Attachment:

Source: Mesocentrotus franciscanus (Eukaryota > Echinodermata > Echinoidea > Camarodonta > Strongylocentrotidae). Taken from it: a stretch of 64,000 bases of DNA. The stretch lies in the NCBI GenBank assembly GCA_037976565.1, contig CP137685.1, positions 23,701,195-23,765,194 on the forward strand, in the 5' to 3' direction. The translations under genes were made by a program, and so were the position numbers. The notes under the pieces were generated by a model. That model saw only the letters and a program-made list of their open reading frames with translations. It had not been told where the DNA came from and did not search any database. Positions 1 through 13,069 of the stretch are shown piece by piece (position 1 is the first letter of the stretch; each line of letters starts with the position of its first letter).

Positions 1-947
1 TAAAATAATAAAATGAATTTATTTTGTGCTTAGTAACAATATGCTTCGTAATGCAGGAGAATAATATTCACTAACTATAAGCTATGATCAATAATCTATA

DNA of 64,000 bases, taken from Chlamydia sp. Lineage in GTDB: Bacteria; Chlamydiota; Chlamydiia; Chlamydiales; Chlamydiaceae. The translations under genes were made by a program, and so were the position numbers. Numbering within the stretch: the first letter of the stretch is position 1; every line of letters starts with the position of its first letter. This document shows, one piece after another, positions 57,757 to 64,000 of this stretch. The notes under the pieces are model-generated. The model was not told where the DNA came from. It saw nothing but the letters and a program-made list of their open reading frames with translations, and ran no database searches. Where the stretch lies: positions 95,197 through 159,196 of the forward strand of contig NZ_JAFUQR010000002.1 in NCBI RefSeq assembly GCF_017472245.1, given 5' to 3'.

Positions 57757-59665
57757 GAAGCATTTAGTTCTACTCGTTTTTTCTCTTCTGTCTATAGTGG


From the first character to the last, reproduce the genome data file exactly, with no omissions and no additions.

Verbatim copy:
Source: Mesocentrotus franciscanus (Eukaryota > Echinodermata > Echinoidea > Camarodonta > Strongylocentrotidae). Taken from it: a stretch of 64,000 bases of DNA. The stretch lies in the NCBI GenBank assembly GCA_037976565.1, contig CP137685.1, positions 23,701,195-23,765,194 on the forward strand, in the 5' to 3' direction. The translations under genes were made by a program, and so were the position numbers. The notes under the pieces were generated by a model. That model saw only the letters and a program-made list of their open reading frames with translations. It had not been told where the DNA came from and did not search any database. Positions 1 through 13,069 of the stretch are shown piece by piece (position 1 is the first letter of the stretch; each line of letters starts with the position of its first letter).

Positions 1-947
1 TAAAATAATAAAATGAATTTATTTTGTGCTTAGTAACAATATGCTTCGTAATGCAGGAGAATAATATTCACTAACTATAAGCTATGATCAATAATCTATA

DNA of 64,000 bases, taken from Chlamydia sp. Lineage in GTDB: Bacteria; Chlamydiota; Chlamydiia; Chlamydiales; Chlamydiaceae. The translations under genes were made by a program, and so were the position numbers. Numbering within the stretch: the first letter of the stretch is position 1; every line of letters starts with the position of its first letter. This document shows, one piece after another, positions 57,757 to 64,000 of this stretch. The notes under the pieces are model-generated. The model was not told where the DNA came from. It saw nothing but the letters and a program-made list of their open reading frames with translations, and ran no database searches. Where the stretch lies: positions 95,197 through 159,196 of the forward strand of contig NZ_JAFUQR010000002.1 in NCBI RefSeq assembly GCF_017472245.1, given 5' to 3'.

Positions 57757-59665
57757 GAAGCATTTAGTTCTACTCGTTTTTTCTCTTCTGTCTATAGTGG